Commentary Magazine


Topic: party chairman

The Real Demographic Threat

As Israel celebrates its 62nd Independence Day this evening, is the country actually independent? Judging by the remarks of some of its leading politicians, one would have to conclude that the answer is no.

Speaking at a Memorial Day ceremony yesterday, for instance, Defense Minister and Labor-party chairman Ehud Barak declared that only by signing a peace agreement with the Palestinians could Israel preserve its Jewish majority. Ehud Olmert made this claim even more bluntly in 2007, when he was prime minister, declaring that if “the two-state solution collapses … the State of Israel is finished.” Olmert’s successor as head of the Kadima party, opposition leader Tzipi Livni, has made similar remarks.

In other words, Israel has no control over its own fate; its continued existence depends entirely on the goodwill of a nation that would like nothing better than to see it disappear. Moreover, all the Palestinians have to do to secure this outcome is to continue doing exactly what they have done for the past 17 years: say “no” to every peace offer Israel makes. If that is true, Israel really is finished.

In reality, of course, the Barak-Olmert-Livni conclusion is ridiculous even if one believes the demographic doomsayers (there are grounds for skepticism, but that’s another story). Should Israel someday decide the status quo is untenable, it doesn’t need a peace agreement to leave; it can always quit the West Bank unilaterally, just as it did Gaza. After decades of condemning Israel’s “illegal occupation” and demanding its end, the world could hardly object if Israel complied.

Unfortunately, “ridiculous” is not the same as “harmless.” This credo is actually deadly dangerous, on at least four levels.

First, it encourages Palestinian intransigence: if Palestinians can destroy the Jewish state just by saying no, they have no incentive to ever say yes.

Second, it could lead Israeli leaders to make concessions that truly do endanger the state’s survival.

Third, it encourages world leaders to pressure Israel into such concessions, by enabling them to claim they’re really doing it for Israel’s own good. After all, if Israel’s own leaders say the state can’t survive without a peace deal, isn’t any concession that might appease the Palestinians, however dangerous, better than the alternative of certain death?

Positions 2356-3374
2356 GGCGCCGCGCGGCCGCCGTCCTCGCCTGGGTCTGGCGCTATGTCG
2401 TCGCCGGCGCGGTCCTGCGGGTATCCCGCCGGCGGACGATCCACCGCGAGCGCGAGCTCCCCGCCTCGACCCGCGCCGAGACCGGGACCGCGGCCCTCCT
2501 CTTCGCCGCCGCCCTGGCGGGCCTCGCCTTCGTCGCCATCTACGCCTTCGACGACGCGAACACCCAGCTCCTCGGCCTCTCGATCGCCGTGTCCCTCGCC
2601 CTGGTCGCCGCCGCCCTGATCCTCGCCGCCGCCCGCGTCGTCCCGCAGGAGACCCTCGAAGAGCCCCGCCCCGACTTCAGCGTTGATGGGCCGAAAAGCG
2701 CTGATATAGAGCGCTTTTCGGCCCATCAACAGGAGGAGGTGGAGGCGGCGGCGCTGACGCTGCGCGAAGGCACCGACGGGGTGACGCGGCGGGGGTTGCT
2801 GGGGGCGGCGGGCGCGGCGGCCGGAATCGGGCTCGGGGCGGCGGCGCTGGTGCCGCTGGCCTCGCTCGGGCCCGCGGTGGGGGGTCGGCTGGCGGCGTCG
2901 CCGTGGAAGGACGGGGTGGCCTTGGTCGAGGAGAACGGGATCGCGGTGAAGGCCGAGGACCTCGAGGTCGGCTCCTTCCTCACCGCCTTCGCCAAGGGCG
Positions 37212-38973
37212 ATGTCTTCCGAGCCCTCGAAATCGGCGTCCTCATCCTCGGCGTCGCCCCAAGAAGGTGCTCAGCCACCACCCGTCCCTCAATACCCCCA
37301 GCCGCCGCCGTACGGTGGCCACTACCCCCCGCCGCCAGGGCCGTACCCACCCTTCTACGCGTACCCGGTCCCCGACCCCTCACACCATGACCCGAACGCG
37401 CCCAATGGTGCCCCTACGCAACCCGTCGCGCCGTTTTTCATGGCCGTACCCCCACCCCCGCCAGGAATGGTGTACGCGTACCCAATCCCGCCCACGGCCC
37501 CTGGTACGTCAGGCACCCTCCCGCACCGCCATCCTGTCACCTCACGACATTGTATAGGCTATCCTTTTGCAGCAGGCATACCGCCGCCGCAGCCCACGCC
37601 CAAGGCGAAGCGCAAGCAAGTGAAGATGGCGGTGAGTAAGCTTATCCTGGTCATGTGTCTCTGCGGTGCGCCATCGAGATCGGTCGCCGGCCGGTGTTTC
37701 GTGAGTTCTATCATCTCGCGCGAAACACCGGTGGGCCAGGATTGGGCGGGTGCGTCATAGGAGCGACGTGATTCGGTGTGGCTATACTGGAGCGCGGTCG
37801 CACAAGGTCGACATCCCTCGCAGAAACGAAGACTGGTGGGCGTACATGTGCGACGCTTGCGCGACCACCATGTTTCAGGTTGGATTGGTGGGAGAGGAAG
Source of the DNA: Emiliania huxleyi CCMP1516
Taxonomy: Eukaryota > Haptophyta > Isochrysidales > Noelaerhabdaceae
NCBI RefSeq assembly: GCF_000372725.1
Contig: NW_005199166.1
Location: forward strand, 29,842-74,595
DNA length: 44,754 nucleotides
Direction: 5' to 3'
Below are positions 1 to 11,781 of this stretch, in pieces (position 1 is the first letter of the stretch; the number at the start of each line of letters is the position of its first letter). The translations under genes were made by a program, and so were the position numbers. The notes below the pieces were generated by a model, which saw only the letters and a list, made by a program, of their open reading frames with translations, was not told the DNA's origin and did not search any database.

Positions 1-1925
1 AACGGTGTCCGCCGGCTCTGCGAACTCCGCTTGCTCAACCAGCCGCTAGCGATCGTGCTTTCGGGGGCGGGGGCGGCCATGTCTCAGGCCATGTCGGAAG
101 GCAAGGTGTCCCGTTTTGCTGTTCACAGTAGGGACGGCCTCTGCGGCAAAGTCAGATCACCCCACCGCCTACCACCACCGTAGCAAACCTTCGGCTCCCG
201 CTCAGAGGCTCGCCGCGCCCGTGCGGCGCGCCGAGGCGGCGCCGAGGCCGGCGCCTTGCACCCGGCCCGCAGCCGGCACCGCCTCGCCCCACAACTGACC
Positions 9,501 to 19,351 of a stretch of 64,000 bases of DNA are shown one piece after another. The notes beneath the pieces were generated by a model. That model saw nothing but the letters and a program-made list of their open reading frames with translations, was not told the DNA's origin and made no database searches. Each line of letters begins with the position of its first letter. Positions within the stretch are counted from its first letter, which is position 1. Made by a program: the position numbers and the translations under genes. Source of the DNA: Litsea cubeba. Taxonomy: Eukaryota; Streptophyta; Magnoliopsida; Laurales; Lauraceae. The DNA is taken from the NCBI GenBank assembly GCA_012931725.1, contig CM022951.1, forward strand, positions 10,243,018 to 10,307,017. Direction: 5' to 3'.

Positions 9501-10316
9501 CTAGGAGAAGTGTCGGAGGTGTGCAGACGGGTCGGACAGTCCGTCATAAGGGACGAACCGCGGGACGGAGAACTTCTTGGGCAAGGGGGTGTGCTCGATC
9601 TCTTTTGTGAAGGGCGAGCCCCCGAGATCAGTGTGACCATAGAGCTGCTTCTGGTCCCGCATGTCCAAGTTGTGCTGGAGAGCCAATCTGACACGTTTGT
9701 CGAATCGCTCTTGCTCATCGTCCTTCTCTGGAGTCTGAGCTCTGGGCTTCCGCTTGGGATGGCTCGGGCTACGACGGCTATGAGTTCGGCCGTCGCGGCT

Finally, it demoralizes Israel’s own citizens, most of whom know perfectly well that no peace agreement is attainable in the foreseeable future. If Israel’s continued existence really depends on an unachievable peace, then Israelis have no reason to remain here and no reason to continue sending their sons to fight and die in the state’s defense. And should enough Israelis reach that conclusion, the state really will collapse.

Thus if Israel is to survive another 62 years, it desperately needs its leaders to relearn the wisdom that guided its founders in 1948, when the demographic situation was much worse: that the purpose of independence is precisely to enable the Jewish people to shape Israel’s fate, rather than being the helpless hostages of a hostile nation. The “demographic threat” cannot destroy Israel. But its leaders’ own folly can.

As Israel celebrates its 62nd Independence Day this evening, is the country actually independent? Judging by the remarks of some of its leading politicians, one would have to conclude that the answer is no.

Speaking at a Memorial Day ceremony yesterday, for instance, Defense Minister and Labor-party chairman Ehud Barak declared that only by signing a peace agreement with the Palestinians could Israel preserve its Jewish majority. Ehud Olmert made this claim even more bluntly in 2007, when he was prime minister, declaring that if “the two-state solution collapses … the State of Israel is finished.” Olmert’s successor as head of the Kadima party, opposition leader Tzipi Livni, has made similar remarks.

In other words, Israel has no control over its own fate; its continued existence depends entirely on the goodwill of a nation that would like nothing better than to see it disappear. Moreover, all the Palestinians have to do to secure this outcome is to continue doing exactly what they have done for the past 17 years: say “no” to every peace offer Israel makes. If that is true, Israel really is finished.

In reality, of course, the Barak-Olmert-Livni conclusion is ridiculous even if one believes the demographic doomsayers (there are grounds for skepticism, but that’s another story). Should Israel someday decide the status quo is untenable, it doesn’t need a peace agreement to leave; it can always quit the West Bank unilaterally, just as it did Gaza. After decades of condemning Israel’s “illegal occupation” and demanding its end, the world could hardly object if Israel complied.

Unfortunately, “ridiculous” is not the same as “harmless.” This credo is actually deadly dangerous, on at least four levels.

First, it encourages Palestinian intransigence: if Palestinians can destroy the Jewish state just by saying no, they have no incentive to ever say yes.

Second, it could lead Israeli leaders to make concessions that truly do endanger the state’s survival.

Third, it encourages world leaders to pressure Israel into such concessions, by enabling them to claim they’re really doing it for Israel’s own good. After all, if Israel’s own leaders say the state can’t survive without a peace deal, isn’t any concession that might appease the Palestinians, however dangerous, better than the alternative of certain death?